Policy discussions influence votes which affect lives. Despite the obvious need for constructive discourse, a frustrating amount of political exchanges are content-starved. I perceive two potential solutions for this failure of our democracy:

  1. Politics is a mind-killer. By dint of our evolutionary origins, our brains do not natively excel at political reasoning. Group boundaries matter more than analyses, arguments are soldiers. But these are epistemic failure modes. Policy debates should not appear one-sided. Movements to establish the cognitive redemption of politics are already underway. See, for example, Jonathon Haidt’s http://www.civilpolitics.org/ (“educating the public on evidence-based methods for improving inter-group civility”)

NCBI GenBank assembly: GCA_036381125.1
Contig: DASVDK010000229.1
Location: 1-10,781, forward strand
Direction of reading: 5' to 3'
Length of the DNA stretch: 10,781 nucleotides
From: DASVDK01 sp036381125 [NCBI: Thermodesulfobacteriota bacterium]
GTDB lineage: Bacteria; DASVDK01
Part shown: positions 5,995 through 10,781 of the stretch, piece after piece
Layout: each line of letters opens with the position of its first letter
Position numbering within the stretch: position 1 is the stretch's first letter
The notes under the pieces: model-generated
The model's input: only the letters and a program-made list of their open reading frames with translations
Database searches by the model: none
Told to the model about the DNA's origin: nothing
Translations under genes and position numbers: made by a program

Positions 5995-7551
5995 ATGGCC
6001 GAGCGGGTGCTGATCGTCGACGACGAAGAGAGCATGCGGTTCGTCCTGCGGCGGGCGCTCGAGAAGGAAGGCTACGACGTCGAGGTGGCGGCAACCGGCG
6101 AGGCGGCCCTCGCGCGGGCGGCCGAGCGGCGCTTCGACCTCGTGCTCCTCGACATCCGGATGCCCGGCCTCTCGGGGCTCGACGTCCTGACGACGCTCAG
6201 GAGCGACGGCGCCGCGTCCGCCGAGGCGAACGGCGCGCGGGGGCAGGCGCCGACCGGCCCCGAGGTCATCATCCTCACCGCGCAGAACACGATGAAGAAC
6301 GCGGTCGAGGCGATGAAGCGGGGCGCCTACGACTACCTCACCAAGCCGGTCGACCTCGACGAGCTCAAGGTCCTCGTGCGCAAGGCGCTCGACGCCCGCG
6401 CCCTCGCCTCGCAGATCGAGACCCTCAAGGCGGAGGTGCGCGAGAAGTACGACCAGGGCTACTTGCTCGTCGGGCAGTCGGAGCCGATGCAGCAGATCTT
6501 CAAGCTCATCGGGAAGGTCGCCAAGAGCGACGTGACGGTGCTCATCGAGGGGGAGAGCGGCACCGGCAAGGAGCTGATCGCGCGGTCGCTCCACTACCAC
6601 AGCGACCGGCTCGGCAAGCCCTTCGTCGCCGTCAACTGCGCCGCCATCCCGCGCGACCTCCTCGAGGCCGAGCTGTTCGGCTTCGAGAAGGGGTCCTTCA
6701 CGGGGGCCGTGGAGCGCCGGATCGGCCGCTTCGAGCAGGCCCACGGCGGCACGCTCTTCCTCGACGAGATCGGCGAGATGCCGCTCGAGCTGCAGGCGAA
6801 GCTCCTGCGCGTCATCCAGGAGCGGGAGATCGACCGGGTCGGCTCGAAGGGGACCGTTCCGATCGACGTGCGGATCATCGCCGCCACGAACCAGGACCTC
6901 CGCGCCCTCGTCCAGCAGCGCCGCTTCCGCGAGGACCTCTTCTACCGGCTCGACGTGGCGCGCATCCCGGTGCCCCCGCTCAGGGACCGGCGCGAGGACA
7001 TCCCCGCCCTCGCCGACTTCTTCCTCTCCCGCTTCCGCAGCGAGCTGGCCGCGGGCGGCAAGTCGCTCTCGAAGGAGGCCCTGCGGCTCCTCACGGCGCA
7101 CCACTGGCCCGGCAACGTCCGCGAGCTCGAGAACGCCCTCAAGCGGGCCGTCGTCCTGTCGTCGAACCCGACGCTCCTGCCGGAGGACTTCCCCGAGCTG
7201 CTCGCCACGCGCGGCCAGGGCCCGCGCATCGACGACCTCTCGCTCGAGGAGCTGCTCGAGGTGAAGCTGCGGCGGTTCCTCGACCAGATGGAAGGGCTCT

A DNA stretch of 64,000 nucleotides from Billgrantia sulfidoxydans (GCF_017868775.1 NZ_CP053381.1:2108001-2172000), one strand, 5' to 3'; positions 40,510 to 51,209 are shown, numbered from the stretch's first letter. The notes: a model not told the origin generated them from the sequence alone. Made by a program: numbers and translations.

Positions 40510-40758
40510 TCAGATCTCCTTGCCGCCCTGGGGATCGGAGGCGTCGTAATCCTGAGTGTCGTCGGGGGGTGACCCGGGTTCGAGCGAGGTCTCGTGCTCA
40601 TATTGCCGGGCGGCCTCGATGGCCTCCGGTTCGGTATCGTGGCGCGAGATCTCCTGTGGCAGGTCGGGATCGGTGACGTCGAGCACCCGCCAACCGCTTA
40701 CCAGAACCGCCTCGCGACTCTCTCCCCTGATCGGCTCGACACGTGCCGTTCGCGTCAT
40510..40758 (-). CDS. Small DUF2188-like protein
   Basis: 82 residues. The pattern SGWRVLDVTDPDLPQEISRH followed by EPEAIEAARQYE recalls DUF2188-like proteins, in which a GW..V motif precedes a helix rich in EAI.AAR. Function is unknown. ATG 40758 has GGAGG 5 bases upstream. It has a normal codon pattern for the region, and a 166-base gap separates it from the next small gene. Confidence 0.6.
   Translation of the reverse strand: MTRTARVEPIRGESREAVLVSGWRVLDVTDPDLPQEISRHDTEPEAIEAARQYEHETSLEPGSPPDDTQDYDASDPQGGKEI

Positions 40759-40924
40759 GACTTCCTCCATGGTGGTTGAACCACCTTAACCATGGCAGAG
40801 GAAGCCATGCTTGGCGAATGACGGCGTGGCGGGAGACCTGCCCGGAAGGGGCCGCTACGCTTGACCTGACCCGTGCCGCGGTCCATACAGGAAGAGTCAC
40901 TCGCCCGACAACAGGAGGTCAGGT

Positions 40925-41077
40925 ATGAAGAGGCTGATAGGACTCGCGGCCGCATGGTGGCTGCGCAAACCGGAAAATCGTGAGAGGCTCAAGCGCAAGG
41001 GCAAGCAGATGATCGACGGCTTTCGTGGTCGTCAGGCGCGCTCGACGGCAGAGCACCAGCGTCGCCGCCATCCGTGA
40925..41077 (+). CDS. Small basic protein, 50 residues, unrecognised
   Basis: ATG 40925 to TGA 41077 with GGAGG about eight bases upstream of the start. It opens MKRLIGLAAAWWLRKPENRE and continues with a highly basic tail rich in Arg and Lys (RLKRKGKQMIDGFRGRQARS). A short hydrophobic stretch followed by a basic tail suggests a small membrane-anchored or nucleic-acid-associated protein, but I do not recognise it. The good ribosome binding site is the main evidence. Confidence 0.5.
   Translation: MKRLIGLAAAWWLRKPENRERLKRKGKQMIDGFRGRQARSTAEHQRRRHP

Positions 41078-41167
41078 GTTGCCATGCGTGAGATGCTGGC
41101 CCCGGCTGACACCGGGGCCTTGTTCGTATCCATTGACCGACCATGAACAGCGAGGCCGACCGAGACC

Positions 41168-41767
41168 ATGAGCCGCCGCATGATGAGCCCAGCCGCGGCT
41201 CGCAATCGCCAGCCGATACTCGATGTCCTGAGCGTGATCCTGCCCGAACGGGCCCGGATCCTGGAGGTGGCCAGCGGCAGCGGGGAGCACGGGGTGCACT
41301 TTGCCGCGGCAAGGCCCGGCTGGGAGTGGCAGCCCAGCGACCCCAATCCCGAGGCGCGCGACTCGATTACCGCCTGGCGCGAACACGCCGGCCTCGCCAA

2. Greasing policy discussions with data would facilitate progress. One of my favorite illustrations of this effect is biofeedback: if you give a human being a graphical representation of her pulse, the additional data augments the brains ability to reason – biofeedback patients are even able to catch their breath faster. In the same way, improving our data streams gives hope of transcending formerly-intractable social debates.

The effective availabilism movement could, in my view, accelerate this second pathway.

Cascade Reform Technologies

It seems clear that availability cascades are susceptible to abuse. Many advertisers and political campaigns don’t execute an aggregated optimization across our national attentional profile. Instead, they simply run a maximization algorithm on their topic of interest (“think about my opponent’s scandal!”).